Healthcare stakeholders: Are we speaking your language?

Behavioural science tells us to think harder about the words we hear, the words used by others and ourselves.
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Global Practice Leader, Behavioural Science, Health Division

Behavioural science agrees that “The pen is mightier than the sword,” and that the words we choose to communicate really do matter. Our words have the power to change the perception of others — and how others react and view an offer, choice, or decision.

Words change perceptions

Multiple experiments and studies have highlighted that researchers must think about how they word their questions to avoid bias. Dr. Elizabeth Loftus explored how language influences perceptions by asking various questions framed in different ways. She discovered that people answer much differently based on how the questions are framed. While it’s likely impossible to maintain complete neutrality, as a researcher, it doesn’t mean we shouldn’t strive to be as neutral as possible.

These experiments have implications on the ways in which physicians communicate information to patients, too. The word “cancer” carries incredible connotations for patients — and its inclusion in a diagnosis drowns out everything else. Interviews conducted by Kantar noted that patients diagnosed with early stage, easily curable cancer experienced nearly the same level of anxiety and emotional impact as patients with a more serious diagnosis. Saying “cancer” can cancel out the rest of the message that it’s mild or curable.

Words are windows

The words we choose can illustrate for others how we feel about and make sense of our world. One 2018 study explored the use of natural language on internet forums. Researchers discovered that individuals with depression use significantly more first person singular pronouns and significantly fewer second and third person pronouns. This pattern may suggest that those suffering from depression are less connected to others and more focused inward.

Words define and illustrate

Language is linked to identity. The words we use help to define us, illustrating how we experience and interpret our world. If we return to the cancer example and examine the language associated with the disease and those living with it, we see the use of military or warlike metaphors. People are “sufferers” or “victims” who “battle” their cancer. Some patients find this language motivating and empowering whilst for others the impact is negative.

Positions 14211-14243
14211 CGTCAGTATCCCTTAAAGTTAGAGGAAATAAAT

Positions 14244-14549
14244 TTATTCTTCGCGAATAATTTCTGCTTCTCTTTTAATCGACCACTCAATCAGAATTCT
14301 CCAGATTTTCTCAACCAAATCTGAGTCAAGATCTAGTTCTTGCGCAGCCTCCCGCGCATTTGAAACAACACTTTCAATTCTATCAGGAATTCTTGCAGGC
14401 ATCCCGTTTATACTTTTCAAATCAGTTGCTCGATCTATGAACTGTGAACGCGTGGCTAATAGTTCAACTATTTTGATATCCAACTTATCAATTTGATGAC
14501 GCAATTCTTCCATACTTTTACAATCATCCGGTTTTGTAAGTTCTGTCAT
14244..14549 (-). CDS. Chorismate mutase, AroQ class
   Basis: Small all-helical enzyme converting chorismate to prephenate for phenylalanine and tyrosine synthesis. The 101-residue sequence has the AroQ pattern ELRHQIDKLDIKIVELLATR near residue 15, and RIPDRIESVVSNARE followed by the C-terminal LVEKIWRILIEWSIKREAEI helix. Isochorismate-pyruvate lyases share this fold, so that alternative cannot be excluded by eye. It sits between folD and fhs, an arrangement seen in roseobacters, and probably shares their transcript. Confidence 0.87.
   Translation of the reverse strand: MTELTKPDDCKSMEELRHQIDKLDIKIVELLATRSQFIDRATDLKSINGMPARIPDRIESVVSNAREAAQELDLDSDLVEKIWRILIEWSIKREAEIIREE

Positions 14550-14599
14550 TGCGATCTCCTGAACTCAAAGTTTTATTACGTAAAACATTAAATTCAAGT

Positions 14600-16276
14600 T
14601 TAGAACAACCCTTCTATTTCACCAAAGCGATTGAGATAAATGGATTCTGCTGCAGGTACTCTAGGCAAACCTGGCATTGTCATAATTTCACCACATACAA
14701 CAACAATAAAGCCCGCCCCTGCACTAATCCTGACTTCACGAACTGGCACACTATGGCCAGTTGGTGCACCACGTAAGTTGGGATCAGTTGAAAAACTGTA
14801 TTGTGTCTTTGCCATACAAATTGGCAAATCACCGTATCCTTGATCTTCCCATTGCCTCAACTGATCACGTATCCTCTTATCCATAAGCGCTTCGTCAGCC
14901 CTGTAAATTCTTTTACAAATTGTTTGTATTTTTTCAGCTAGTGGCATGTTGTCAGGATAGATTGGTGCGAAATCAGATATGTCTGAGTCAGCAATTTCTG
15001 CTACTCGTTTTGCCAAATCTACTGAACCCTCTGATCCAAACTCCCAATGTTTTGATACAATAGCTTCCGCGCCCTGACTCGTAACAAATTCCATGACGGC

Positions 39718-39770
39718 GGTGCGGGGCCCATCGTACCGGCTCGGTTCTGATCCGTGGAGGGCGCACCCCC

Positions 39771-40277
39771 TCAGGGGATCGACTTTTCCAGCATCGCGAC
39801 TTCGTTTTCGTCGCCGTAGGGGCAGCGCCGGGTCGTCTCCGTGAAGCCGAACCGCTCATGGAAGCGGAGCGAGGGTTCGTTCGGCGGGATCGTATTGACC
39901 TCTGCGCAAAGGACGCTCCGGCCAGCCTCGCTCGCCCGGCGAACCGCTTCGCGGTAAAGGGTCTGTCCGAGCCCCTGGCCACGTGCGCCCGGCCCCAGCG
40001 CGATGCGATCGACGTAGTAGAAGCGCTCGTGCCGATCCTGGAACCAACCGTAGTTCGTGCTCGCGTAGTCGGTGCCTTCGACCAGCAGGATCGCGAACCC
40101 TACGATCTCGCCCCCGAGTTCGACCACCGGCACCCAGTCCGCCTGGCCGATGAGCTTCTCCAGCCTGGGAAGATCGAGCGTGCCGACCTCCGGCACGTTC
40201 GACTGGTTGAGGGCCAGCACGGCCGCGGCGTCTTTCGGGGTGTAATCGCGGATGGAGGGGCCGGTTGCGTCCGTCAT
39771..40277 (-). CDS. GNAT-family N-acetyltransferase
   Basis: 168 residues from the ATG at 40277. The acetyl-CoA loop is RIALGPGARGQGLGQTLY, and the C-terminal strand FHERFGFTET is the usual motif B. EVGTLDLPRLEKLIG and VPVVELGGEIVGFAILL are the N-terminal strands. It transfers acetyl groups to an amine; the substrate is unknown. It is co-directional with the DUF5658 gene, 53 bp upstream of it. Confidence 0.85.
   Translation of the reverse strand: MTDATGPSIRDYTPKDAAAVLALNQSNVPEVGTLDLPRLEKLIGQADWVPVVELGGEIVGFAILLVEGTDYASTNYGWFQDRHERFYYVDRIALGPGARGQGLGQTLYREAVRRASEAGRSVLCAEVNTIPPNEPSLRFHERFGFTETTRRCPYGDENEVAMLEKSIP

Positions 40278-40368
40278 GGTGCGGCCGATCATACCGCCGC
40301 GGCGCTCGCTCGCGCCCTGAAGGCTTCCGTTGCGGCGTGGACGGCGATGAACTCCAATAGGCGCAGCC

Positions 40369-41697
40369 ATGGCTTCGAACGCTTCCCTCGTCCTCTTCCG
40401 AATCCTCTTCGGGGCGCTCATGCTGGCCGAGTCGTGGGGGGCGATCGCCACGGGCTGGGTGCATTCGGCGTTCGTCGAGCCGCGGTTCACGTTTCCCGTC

Elena Semino, professor of Linguistics and Verbal Art at Lancaster, learnt that some cancer patients preferred descriptors other than those infused with militaristic language, like “journey” metaphors. Semino’s team found that “journey” metaphors tend not to lead to feelings of guilt or failure as much as “battle” metaphors.

Ultimately, the link to identity is important to remember in the language we use to describe ourselves and others. When referring to cancer patients, it’s healthier and more holistic to recast those patients in a way where cancer isn’t the sole way by which they’re defined, like “people with cancer” or “people living with/ affected by cancer.”

Listen and learn

We must listen carefully to the language our respondents use and think about how our words impact them. Patients are people first and patients second — individuals who express their thoughts and experiences in diverse ways. Our task, as researchers, is to understand through all these channels and to provide respondents including patients, healthcare providers and other stakeholders with a range of different tools with which to convey their thoughts and feelings.

By examining the language our respondents spontaneously use, we’re better able to gain deep insight into who they are. To communicate in a way that truly resonates, we must learn to speak the right language.

Download the white paper here.